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Why Do Ice Ages Happen?

Mar 29, 2021 0 comments

Imagine the Chicago skyline. Now imagine it under nearly 2 miles (3 kilometers) of ice. That's what the landscape looked like at the peak of the last ice age.

In the scope of Earth's recent geologic history, this wouldn't have been such an unusual sight. In the past 2.6 million years (or what's known as the Quaternary Period), the planet has undergone more than 50 ice ages, with warmer interglacial periods in between.



But what causes ice sheets and glaciers to expand periodically? Ice ages are driven by a complex, interconnected set of factors, involving Earth's position in the solar system and more local influences, like carbon dioxide levels. Scientists are still trying to understand how this system works, especially because human-caused climate change may have permanently broken the cycle. [Has the Earth Ever Been This Hot Before?]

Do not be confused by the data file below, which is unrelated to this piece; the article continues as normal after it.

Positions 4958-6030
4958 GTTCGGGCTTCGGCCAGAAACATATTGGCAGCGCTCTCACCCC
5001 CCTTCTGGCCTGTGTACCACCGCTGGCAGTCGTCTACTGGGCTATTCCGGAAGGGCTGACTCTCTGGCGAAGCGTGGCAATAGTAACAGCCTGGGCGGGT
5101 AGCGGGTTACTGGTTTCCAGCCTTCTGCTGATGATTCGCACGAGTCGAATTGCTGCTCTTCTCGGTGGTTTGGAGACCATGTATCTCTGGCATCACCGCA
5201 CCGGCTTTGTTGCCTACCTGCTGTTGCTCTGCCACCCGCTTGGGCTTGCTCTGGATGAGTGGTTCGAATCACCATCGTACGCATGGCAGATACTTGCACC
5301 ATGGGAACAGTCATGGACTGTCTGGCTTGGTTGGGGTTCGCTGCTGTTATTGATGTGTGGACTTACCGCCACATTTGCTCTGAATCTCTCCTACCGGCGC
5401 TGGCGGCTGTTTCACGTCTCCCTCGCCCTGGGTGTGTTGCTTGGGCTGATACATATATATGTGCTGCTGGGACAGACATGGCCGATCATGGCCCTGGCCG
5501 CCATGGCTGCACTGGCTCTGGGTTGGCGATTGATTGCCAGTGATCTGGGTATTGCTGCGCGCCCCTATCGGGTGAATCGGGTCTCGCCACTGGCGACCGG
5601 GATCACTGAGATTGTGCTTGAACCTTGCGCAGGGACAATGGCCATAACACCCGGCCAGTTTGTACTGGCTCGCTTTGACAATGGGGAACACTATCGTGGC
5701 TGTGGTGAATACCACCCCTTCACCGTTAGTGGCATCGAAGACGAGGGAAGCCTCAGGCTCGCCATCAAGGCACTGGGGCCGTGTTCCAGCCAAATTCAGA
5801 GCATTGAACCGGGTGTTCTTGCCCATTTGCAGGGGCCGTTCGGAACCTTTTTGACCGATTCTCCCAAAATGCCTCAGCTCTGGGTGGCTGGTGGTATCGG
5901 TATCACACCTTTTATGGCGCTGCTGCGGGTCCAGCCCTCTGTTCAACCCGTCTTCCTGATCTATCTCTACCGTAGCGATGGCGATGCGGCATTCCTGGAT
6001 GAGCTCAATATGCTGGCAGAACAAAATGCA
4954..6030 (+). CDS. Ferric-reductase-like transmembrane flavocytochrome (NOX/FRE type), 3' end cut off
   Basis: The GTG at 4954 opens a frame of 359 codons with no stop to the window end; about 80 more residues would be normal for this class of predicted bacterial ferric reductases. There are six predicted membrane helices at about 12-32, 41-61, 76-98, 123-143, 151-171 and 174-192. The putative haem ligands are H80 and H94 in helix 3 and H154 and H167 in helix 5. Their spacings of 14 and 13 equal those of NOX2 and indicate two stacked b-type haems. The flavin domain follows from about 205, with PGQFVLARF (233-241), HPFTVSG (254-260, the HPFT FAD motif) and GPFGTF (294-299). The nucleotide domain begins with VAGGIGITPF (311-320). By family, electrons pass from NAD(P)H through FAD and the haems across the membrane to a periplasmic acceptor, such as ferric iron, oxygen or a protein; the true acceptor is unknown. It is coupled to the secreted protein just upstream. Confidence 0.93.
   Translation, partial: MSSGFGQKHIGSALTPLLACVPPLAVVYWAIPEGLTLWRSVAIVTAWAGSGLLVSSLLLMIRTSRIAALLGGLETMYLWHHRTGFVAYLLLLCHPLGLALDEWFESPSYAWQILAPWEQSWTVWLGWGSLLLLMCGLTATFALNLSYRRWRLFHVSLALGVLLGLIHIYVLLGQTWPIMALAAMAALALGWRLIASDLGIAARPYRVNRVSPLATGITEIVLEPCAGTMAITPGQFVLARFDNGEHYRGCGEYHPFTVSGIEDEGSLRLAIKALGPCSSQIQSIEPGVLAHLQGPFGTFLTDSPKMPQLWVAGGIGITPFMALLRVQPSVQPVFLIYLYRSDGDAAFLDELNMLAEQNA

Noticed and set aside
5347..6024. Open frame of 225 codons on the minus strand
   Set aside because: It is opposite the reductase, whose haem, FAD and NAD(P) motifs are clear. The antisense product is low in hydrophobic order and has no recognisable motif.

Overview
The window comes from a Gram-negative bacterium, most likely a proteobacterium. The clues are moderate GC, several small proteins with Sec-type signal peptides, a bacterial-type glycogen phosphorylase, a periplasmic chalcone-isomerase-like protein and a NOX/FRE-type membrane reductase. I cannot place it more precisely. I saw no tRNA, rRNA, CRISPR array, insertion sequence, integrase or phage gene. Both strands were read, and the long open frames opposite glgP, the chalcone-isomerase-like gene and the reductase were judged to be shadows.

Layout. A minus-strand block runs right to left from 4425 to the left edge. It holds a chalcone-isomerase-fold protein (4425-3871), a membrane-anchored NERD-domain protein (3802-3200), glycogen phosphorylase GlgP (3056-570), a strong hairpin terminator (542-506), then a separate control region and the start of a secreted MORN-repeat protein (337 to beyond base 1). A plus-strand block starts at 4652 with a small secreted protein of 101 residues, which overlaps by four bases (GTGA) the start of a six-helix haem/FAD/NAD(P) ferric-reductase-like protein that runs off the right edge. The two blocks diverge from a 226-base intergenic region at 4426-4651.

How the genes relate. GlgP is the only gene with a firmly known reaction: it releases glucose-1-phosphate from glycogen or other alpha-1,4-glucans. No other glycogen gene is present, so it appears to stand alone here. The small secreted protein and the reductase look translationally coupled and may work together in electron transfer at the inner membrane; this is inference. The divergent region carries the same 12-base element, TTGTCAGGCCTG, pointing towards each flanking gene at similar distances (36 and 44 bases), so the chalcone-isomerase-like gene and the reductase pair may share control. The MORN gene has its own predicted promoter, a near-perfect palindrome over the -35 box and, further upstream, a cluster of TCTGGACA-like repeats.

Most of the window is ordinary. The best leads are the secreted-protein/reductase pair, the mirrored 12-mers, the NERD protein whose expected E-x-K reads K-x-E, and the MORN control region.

It wasn't until a few centuries ago that scientists started recognizing hints of past deep freezes. In the mid-19th century, Swiss-American naturalist Louis Agassiz documented the marks that glaciers had left on the Earth, such as out-of-place rocks and giant piles of debris, known as moraines, that he suspected ancient glaciers had carried and pushed over long distances.

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